Studio comedies are in a rut: In 2017, we had to contend with such junk as The House, Rough Night, and (shudder) CHIPS, to name a few. Fortunately, the independent world is as vibrant and vital as ever, offering up such excellent films like The Little Hours, written and directed by Jeff Baena. His star, producer, and real-life partner, Aubrey Plaza, has emerged as a strong comedic voice since her Parks and Recreation days, being behind both this and another bitingly satiric 2017 comedy, Ingrid Goes West. The Little Hours is the sunnier of the two, but it’s no less brazen. It frames a loose retelling of the sexually bold (for the time) 14th-century work The Decameron in a period-appropriate setting mixed with aggressively contemporary dialogue. The bawdy possibilities of three nuns (Plaza, Alison Brie, and Kate Micucci) running amok in a convent with a staff just as sacrilegious as themsevles are fully explored through the cast’s hilarious improvisations, and Baena keeps them from wearing out their welcome, as many Judd Apatow productions tend to do. The film’s satire and commitment to the period setting makes the whole production feel like if Monty Python made The Devils (1971) instead of Ken Russell, and even more impressive than that is the movie’s sweet, even heartwarming nature. If the cynical cookie-cutter bloat of studio comedies annoys you, give The Little Hours a try.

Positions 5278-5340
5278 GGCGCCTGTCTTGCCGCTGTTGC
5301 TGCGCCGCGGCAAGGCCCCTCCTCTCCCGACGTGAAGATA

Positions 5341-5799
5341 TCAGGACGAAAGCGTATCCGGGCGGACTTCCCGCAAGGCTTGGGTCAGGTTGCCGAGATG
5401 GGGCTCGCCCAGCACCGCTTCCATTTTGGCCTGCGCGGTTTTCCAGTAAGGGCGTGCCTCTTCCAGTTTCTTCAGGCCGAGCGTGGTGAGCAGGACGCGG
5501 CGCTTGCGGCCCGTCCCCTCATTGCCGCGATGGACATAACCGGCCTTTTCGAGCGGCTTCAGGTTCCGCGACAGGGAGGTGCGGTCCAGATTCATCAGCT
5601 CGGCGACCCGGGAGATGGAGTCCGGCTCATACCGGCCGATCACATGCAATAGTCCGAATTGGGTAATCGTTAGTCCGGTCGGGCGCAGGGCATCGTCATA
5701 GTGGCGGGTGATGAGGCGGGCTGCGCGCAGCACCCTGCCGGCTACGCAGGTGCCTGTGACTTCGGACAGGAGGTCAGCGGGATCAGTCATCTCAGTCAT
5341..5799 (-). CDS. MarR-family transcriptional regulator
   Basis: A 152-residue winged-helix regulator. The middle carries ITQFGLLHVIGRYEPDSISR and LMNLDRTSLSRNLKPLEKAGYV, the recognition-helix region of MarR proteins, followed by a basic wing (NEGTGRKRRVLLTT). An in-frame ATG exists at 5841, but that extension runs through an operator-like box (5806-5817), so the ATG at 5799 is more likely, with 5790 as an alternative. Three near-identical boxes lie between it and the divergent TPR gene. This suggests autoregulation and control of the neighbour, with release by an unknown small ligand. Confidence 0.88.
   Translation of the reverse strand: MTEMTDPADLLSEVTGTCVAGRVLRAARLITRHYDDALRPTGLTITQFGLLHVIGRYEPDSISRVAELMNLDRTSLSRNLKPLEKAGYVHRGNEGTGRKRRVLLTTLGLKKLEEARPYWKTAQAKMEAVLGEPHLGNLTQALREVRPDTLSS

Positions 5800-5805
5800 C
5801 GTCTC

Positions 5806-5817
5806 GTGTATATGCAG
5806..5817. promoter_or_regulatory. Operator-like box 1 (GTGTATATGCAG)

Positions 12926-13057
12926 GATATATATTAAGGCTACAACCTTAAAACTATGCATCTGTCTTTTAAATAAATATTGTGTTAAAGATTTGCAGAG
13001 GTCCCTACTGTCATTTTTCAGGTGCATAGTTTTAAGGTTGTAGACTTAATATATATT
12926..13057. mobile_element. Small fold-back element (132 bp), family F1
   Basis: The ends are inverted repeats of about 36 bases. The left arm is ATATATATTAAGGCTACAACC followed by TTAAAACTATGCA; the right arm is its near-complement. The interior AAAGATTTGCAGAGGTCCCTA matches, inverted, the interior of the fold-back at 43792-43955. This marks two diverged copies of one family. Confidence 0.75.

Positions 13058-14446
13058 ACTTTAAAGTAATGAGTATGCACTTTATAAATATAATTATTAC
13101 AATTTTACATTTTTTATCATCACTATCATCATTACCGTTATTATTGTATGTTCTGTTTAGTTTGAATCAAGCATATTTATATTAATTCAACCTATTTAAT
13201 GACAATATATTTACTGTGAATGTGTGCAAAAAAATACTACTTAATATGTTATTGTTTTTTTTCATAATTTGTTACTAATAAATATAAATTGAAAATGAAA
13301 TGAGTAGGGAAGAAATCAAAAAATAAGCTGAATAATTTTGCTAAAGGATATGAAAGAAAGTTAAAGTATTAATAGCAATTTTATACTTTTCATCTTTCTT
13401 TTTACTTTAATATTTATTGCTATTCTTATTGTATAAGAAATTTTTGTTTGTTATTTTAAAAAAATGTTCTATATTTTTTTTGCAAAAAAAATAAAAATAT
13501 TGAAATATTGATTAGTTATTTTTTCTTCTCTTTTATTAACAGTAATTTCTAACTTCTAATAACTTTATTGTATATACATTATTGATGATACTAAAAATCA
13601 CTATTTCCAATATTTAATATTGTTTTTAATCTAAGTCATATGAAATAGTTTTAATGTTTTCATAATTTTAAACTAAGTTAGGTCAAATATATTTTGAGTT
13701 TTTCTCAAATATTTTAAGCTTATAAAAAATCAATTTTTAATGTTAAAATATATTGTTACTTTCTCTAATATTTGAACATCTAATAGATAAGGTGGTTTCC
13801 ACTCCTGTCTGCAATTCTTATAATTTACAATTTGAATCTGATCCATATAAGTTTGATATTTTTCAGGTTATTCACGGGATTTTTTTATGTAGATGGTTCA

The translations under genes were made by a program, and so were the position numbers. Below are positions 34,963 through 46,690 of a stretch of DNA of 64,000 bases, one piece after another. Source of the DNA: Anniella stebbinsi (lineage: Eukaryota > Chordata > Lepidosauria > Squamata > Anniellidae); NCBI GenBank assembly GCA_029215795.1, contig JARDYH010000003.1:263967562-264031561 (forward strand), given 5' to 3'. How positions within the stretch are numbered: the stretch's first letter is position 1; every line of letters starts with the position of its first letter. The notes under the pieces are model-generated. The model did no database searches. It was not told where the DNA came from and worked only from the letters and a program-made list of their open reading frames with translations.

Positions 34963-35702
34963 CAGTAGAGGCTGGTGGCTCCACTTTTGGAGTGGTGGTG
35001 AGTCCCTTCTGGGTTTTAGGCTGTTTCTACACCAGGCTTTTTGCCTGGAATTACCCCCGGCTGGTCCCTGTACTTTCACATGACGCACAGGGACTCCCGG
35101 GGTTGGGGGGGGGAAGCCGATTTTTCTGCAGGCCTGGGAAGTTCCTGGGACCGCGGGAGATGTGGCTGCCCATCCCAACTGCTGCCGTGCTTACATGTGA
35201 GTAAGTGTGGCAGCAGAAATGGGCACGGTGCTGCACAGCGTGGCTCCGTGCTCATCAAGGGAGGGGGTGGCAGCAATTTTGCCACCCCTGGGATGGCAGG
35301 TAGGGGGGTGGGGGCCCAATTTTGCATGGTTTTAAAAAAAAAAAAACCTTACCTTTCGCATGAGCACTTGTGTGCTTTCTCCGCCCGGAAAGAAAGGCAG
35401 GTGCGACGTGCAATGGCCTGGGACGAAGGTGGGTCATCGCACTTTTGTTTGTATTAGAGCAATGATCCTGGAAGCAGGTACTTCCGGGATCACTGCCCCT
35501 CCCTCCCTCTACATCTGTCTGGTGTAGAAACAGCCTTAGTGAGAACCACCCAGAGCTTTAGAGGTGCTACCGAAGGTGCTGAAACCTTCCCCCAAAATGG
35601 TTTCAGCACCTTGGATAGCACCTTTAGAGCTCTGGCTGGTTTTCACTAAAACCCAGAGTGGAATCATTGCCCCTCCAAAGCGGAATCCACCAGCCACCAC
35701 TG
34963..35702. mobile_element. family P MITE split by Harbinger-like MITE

Availability: Amazon, iTunes